Kelly will start his last race as a full-time driver in this weekend’s Newcastle 500.

“To have a 20-year career doing something you love is pretty special,” Kelly said. “It’s been a long, solid and clean career of being a professional driver. And even though I would probably change a few things if I had my time again, there’s not anything I regret over that period.”

He revealed that a persistent knee injury contributed to today’s announcement.

“I’ve had knee surgery twice this year, and it’s been a decent battle,” continued Kelly. “Although, there have been positives for having a dodgy knee. I had gone 20 years without perfecting left foot braking, and at SMP this year I had to left foot brake all weekend. By the end of the weekend, I’d gotten pretty good at it. But in such a competitive sport that’s not something you want to develop during an event.

“I love driving, and that’s what kept me going for 20 years. I love getting the most out of a car. I love going around a fast corner having the thing sideways at 240km/h. The fear factor has not crept in as I’ve got older, so I’ve not lost any of that enjoyment at all.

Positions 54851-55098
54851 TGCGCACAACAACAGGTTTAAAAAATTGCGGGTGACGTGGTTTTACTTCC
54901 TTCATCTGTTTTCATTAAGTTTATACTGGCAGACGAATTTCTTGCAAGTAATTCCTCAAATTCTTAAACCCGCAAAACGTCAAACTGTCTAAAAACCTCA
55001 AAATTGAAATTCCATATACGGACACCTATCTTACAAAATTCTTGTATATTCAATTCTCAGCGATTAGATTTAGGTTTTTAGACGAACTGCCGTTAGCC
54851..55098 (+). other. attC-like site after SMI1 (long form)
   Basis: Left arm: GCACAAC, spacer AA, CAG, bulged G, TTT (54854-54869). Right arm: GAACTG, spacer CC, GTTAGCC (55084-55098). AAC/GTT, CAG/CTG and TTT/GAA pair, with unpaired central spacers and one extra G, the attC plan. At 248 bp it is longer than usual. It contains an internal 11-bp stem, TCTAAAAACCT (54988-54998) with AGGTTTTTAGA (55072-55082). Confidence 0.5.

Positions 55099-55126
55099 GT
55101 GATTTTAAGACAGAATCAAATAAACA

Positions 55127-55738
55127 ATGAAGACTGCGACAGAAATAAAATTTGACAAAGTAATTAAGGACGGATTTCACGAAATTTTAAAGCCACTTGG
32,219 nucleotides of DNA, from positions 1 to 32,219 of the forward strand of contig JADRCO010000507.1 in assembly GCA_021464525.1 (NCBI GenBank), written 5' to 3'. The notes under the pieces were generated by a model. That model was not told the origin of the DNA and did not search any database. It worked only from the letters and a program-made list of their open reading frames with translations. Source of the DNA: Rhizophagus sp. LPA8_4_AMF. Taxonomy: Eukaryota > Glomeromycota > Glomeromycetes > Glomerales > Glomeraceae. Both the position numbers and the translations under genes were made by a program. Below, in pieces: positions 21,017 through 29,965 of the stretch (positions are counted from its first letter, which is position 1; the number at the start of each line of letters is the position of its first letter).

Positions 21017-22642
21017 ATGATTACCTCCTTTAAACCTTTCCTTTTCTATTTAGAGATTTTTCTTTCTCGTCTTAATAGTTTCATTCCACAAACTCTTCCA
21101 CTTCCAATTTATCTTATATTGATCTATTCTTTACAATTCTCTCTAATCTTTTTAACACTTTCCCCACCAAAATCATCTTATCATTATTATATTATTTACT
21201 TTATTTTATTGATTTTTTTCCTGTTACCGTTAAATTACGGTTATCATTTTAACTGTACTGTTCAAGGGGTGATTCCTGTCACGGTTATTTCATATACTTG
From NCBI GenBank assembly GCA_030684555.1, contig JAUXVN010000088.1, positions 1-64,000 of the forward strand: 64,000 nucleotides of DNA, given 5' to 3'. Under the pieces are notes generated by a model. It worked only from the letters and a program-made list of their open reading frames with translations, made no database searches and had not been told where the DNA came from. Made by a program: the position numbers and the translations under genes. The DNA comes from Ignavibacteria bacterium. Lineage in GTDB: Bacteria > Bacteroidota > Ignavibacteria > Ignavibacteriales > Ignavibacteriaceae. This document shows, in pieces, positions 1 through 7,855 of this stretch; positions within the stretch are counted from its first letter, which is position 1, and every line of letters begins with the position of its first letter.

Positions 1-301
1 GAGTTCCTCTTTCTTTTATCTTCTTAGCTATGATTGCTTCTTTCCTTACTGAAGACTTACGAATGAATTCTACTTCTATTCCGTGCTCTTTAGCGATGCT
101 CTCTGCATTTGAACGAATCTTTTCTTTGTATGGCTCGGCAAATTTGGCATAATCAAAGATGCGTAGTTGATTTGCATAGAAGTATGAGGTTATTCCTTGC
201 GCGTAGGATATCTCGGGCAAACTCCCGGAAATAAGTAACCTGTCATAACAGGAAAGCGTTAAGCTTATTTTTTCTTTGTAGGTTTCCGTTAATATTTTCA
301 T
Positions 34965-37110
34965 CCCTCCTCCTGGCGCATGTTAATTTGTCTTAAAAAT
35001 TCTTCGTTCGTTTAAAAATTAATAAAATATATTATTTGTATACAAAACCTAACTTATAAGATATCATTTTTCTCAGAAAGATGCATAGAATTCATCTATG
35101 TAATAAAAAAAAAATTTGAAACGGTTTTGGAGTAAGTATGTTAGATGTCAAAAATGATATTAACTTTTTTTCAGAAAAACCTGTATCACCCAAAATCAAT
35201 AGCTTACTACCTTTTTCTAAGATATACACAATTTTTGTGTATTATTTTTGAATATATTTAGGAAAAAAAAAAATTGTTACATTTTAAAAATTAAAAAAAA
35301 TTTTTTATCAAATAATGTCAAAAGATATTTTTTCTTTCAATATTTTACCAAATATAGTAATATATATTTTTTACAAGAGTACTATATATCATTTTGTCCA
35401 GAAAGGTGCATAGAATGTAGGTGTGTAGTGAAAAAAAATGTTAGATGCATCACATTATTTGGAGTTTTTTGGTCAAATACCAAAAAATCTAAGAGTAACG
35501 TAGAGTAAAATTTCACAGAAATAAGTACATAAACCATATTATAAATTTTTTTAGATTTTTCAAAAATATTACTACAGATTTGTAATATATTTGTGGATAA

"Going to an event and not jumping in the car will take a lot of getting used to. I mean, I don’t even know where to stand in the garage! We’ve spent a great deal of time getting good people into roles within the team, and I’ve spent my whole driving life in a car on the other end of the headset. So I don’t see myself putting the headsets on now taking over other people’s roles in the team. But I certainly have a keen eye for detail, whether it be from car prep to the engineering of the cars. That would be an area I’d like to put a lot of focus in, especially with the driver line up we’ll have next year. With Simona completing 12 months and progressing extremely well, this would allow me to put a bit more time to oversee how she is going.”

Todd Kelly blazed the trail that his younger brother Rick would follow.  The Kelly family formed Kelly Racing in 2009, which four years later became Nissan Motorsport as the Japanese manufacturer joined the V8 Supercars championship.

Rising through the junior ranks of karts and Formula Ford, Kelly advanced to touring cars and made his Bathurst debut in 1998 Kelly was then signed up to the Holden Young Lions and would go on to spend half his career racing within the TWR squad.

He would win the Bathurst 1000 alongside Mark Skaife in 2005, and prior to that was part of the winning driver squad in Holden’s Monaro Bathurst 24 Hour team.